“When Your Social Battery Runs Out: 5 Ways to Stave Off Exhaustion”
“Navigating social exhaustion is a two-fold process. It is equally about prevention and about having the right tools to bounce back when it does happen. If you’re like me, I offer you these five strategies to help you avoid and recover from social exhaustion.”
Are you exhausted after socializing with friends? Do you feel like hiding away from the world at the end of each workday? Well, you’re not alone.
Before I was diagnosed with ADHD, I considered myself an introvert who absolutely needed regular breaks after any kind of social interaction. I’d take naps after work, exhausted from my teaching job (I reasoned that I had chosen the wrong career), as I needed to recover before making dinner and tending to family responsibilities.
But as I learned more about how neurodivergent individuals experience the world, I realized that socializing (at any level) and its effects on us extend well beyond simple notions of introversion and extroversion. It’s a lot more nuanced and complicated than that.
For many of us, our days are a meticulous balancing act. We try to manage our symptoms — which literally affect how we socialize — on top of emotional dysregulation and sensory differences, all while masking that we have anything going on with us. Is it any wonder that interacting with the outside world in any capacity leaves us feeling drained and irritable?
Navigating social exhaustion is a two-fold process. It is equally about prevention and about having the right tools to bounce back when it does happen. If you’re like me, I offer you these five strategies to help you avoid and recover from social exhaustion.
1. Pay close attention to your body.
I’ve learned to recognize the subtle signals my body sends — from slight irritability and the beginnings of fatigue — to indicate that my social exhaustion levels are rising. Before I was diagnosed, I’d ignore these signs and push through, which would only lead to social burnout. Now, I try to check in with myself throughout the day, especially when I’m socializing more than usual.
2. Select the communication method that works best for you.
Face-to-face conversation is often pushed as the ideal way to communicate, but I don’t think I’d be alone in saying that many of us prefer a method of communicating that is, should I say, less in-your-face.
Face-to-face communication fatigues me because I’m working hard to listen to the person’s words while analyzing their body language, navigating uncomfortable eye contact, and masking to avoid judgment and meet expectations I think others have of me.
While I don’t mind face-to-face talk in small doses, I much prefer non-verbal avenues to keep in touch with friends, such as messenger apps, text messages, and e-mail. I find it alleviates a lot of the aforementioned expectations that quickly lead to social exhaustion.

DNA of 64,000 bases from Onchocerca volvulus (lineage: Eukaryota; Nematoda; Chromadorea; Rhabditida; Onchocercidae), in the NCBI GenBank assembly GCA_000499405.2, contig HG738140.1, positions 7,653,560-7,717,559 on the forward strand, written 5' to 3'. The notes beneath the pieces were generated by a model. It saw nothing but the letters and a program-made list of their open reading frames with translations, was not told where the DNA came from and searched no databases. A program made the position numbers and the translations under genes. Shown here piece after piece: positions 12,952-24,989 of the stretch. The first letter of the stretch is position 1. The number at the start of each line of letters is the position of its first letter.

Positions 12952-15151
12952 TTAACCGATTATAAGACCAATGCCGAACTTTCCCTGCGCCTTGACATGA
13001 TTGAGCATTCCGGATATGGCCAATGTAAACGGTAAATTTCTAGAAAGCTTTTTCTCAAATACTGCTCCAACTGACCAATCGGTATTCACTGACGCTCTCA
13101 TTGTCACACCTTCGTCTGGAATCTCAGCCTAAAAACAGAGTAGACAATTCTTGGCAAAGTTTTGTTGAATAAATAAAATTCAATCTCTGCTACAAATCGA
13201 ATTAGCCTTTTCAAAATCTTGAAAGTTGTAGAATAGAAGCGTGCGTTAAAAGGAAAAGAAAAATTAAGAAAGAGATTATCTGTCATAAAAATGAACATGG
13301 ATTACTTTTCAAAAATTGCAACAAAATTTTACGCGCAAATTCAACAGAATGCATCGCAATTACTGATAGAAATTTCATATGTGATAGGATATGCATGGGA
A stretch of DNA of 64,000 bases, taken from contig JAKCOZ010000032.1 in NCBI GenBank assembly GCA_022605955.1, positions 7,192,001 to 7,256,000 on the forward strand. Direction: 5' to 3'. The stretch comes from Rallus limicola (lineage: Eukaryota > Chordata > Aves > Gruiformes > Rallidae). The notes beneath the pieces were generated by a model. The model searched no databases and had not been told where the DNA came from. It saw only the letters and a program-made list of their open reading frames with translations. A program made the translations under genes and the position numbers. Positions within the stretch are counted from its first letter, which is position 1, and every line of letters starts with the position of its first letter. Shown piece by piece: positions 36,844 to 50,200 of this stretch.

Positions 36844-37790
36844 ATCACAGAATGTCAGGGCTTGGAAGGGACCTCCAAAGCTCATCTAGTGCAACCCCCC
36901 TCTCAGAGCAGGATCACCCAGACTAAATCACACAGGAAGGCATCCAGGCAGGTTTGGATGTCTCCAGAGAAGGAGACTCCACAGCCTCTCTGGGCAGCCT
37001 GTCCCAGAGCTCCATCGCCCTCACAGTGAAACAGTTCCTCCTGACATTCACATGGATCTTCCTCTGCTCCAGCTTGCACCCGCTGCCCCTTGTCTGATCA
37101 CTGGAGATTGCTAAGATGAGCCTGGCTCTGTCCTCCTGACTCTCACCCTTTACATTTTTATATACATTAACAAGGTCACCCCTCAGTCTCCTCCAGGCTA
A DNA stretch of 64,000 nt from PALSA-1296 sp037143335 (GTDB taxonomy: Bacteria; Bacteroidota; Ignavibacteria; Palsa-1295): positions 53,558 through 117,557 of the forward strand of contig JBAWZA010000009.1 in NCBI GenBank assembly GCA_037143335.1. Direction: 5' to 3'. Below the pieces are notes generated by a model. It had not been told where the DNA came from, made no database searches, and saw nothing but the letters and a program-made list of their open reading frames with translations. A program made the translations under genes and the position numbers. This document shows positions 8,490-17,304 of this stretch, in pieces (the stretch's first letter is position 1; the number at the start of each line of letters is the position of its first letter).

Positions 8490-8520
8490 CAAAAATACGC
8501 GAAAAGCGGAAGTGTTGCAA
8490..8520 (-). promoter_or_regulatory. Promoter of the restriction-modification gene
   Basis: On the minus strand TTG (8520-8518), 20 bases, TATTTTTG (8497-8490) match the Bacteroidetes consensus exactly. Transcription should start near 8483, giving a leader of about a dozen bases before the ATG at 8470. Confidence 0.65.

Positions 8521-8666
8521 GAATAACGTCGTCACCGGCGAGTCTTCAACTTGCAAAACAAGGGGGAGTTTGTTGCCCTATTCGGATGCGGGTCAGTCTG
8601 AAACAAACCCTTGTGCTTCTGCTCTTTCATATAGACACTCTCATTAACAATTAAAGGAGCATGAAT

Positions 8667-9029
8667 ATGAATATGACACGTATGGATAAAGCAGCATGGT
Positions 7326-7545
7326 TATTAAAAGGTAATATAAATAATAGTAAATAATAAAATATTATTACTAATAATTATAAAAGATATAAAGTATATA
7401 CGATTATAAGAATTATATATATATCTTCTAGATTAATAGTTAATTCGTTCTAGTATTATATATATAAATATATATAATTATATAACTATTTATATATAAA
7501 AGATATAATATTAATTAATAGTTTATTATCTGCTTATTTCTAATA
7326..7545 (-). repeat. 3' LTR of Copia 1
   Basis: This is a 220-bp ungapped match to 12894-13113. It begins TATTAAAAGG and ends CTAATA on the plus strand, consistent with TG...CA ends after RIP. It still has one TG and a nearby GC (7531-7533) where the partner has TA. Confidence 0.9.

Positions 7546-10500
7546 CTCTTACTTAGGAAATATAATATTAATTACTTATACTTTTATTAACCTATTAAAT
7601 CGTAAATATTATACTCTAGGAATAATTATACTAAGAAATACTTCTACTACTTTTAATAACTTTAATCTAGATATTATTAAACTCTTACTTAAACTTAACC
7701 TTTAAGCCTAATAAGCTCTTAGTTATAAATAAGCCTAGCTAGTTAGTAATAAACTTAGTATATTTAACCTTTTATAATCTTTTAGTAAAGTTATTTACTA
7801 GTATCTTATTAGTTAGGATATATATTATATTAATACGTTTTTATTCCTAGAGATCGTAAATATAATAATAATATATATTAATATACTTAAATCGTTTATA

On that note…
3. Connect with like-minded people.
Have you ever felt an instant connection with someone of the same neurotype as you? Having like-minded friends who like to socialize and connect in the same way I do feels like a lifeline. After all, it’s not like I don’t appreciate connecting with others. It’s just that I, like many other neurodivergent individuals, need to connect in different ways and doses than most neurotypical people do.
I have a handful of friends with whom I can have conversations made up entirely of memes and videos, no words needed. It allows us to maintain a healthy connection on our own terms.
4. Set boundaries.
Yes, setting boundaries is hard. Socializing can sometimes feel obligatory, as we want to avoid potentially hurting others’ feelings if we reject their invites and attempts at connecting.
I would often say yes to things that I knew would exhaust me. That was until someone put it to me this way: When you say yes to something, you are ultimately saying no to something else. It absolutely changed how I decided what I would commit to. If you say yes to attending yet another work happy hour or to staying late to volunteer when you’ve already had a long day, it might mean that you’re saying no to time with your kids, to energy you could’ve used for a hobby you love, or to the down time you know you need to persevere through the rest of the week.
5. Schedule recovery time.
When I know I’ve hit my socializing limit, I schedule a day free from virtually all human interaction. I call it a reboot day. I put my phone away and shut off everything that signals social obligation. I also surround myself with my favorite snacks, my pets, and a good book or a new movie. It’s the reset I need to keep me going; your reset may look different from mine.
In all, there are so many ways to bounce back after social exhaustion. Often, it’s simply a case of trial and error to find out what works for you.
Social Exhaustion and ADHD: Next Steps
- Free Download: 8 Ways to Get Better at Small Talk
- Read: What Type of Friend Are You? How ADHD Influences Friendships
- Read: Where Does ‘Introvert’ End and Social Anxiety Begin?
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